The Government confirmed at the beginning of May that a new contact-tracing app for managing the coronavirus outbreak would be piloted on the Isle of Wight. The purpose of the app is to alert users if they have been close to someone with the COVID-19 virus. The app will, reportedly, use Bluetooth technology to register a ‘contact’ when people come within 6 ft of each other for at least 15 minutes. If someone develops symptoms akin to the COVID-19 virus, they inform the app and an alert will be sent to other people they have been in close contact with. The user who experiences symptoms and alerts the app will then be offered a test.
Once the Isle of Wight trial is complete, the app will be referred back to NHS digital for further assessment. There are reports that the app has so far failed the tests needed to be included in the NHS app library, including cyber security, performance and clinical safety. It was reported that as of 14 May, just over half of the island’s 140,000 residents (reportedly 72,300) had downloaded the app. The app developers have said it must be downloaded and used by 60 per cent of Britons if it is to prove effective. The early reports suggest the app’s usage has not met this target during its testing on the Isle of Wight. It is envisaged that the app will form part of the Government’s contract tracing system, which is due to launch on 28 May 2020.
What is contract tracing?
Contact tracing is a system used to slow the spread of infectious diseases like coronavirus. It has already been used in places like Hong Kong, Singapore and Germany. It usually involves asking coronavirus patients to list all the people with whom they’ve recently been in prolonged contact. Those people will then be tracked down and potentially asked to self-isolate. This is sometimes complemented by a location-tracking mobile app, which monitors when users come into contact with each other.
Naturally, like with any app that tracks our movements and records our data, concerns regarding the app’s privacy and information governance have been discussed nationally. This approach involves the transmission by a central server of random identifiers by an individual’s smartphone. What follows is that other smartphones in proximity to the individual’s phone recognise the identifiers and transmit this information back to the central server. In the event of an individual testing positive for COVID-19, the identifiers that their phone has received from other phones can be loaded together with the times and duration of contact.
While a centralised design would share data directly with public health professionals that may aid in their manual contact tracing efforts, the NHS’s decision to pursue an approach that provides a tool to identify and reach out to other potentially infected people has been criticised by internet experts. Alan Davidson and Marshall Erwin of the non-for-profit Internet organisation Mozilla, have said that the Government’s current approach is problematic because it expands government access to what is known as the “social graph”, this being data about an individual, the individual’s relationships and links with others. Since the pilot launched, it has been found that app does indeed have security flaws, which include weaknesses in the registration process that could allow attackers to steal encryption keys, (which would allow them to prevent users being notified if a contact tested positive for Covid-19 and/or generate spoof transmissions to create logs of bogus contact events) and the storing of unencrypted data on handsets that could potentially be used by law enforcement agencies to determine when two or more people met.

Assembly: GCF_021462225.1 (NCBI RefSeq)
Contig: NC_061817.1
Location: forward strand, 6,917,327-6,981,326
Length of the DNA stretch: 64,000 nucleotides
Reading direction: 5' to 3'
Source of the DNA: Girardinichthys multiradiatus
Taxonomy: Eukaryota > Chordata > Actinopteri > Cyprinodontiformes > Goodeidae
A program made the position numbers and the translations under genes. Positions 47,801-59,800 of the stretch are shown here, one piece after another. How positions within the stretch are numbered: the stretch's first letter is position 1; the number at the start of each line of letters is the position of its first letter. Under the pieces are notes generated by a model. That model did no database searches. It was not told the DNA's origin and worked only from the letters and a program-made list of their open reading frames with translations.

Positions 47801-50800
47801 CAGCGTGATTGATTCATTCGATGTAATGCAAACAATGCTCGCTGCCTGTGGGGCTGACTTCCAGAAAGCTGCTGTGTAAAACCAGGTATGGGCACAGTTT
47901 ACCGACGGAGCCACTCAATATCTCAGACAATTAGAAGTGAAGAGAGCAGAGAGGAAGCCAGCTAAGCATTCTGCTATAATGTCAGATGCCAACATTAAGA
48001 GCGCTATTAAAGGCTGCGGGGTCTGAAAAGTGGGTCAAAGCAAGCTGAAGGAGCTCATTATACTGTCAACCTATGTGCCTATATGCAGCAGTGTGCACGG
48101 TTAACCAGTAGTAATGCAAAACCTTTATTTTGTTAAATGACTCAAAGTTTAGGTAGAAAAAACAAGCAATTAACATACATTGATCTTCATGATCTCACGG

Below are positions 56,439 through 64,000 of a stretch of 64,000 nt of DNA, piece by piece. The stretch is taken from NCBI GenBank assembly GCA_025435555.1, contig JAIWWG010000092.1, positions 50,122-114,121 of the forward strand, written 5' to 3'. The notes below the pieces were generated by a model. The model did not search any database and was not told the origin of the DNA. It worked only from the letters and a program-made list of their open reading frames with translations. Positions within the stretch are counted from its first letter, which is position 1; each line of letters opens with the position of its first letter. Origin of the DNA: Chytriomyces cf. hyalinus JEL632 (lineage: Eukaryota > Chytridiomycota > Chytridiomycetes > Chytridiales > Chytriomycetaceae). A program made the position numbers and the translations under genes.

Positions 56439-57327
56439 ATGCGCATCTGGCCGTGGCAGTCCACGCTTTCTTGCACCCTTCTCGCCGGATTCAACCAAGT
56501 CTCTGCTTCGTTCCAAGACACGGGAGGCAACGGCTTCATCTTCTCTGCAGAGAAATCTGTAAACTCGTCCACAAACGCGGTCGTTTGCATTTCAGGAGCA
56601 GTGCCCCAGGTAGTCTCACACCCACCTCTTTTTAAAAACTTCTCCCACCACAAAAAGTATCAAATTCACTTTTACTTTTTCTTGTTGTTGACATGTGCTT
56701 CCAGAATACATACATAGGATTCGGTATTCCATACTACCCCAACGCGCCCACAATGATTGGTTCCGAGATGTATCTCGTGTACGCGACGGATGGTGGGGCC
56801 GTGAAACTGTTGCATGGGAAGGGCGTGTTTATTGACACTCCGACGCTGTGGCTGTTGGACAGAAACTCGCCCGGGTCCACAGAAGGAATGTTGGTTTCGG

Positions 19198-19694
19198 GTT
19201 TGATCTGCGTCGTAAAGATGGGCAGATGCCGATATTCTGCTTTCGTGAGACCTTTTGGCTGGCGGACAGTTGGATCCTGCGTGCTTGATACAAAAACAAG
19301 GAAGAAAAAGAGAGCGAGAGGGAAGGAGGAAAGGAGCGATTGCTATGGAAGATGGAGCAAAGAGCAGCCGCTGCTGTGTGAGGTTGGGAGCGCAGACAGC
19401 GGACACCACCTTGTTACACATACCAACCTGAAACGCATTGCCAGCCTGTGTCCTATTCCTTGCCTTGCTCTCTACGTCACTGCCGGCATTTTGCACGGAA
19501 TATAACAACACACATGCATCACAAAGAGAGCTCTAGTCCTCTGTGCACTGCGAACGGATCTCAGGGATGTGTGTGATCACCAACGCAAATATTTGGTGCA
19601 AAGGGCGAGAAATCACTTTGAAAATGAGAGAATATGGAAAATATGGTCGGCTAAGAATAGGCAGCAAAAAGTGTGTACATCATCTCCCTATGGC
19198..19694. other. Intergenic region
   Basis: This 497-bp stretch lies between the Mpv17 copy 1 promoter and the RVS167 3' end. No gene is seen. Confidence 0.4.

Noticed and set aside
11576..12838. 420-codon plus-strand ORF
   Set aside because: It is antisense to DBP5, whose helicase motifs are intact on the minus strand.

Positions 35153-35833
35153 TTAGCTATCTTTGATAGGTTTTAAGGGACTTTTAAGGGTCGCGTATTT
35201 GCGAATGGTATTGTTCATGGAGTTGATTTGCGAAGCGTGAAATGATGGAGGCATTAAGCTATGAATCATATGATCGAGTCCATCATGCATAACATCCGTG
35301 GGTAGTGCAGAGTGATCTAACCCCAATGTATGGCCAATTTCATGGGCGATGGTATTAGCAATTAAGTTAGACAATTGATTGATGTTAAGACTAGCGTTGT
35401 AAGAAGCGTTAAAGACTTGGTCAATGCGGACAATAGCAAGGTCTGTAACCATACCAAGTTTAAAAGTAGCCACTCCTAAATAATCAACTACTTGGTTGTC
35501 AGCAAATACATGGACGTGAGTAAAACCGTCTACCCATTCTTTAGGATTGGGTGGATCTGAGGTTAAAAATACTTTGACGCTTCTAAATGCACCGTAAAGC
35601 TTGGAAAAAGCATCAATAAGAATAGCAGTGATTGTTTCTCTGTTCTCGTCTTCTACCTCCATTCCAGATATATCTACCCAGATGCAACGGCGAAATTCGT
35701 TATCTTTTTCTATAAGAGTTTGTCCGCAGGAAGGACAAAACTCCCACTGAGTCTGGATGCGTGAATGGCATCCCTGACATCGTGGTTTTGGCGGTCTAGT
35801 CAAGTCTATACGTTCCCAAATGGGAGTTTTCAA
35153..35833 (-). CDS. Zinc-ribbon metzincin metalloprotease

The alternative to a centralised approach would be a decentralised model. The feature of this model is that identifiers are generated on an individual’s device and cannot be matched by any central server. When an individual is diagnosed positive for COVID-19, they tell the system that they are ill and give no extra information. The system periodically collects a list of everyone who has said they’re ill and sends it out to all users of the app. Individual devices look to see if any of its local contacts are on the list. This model ensures that the proximity of persons to COVID-19 patients is not known to any central server or authority.
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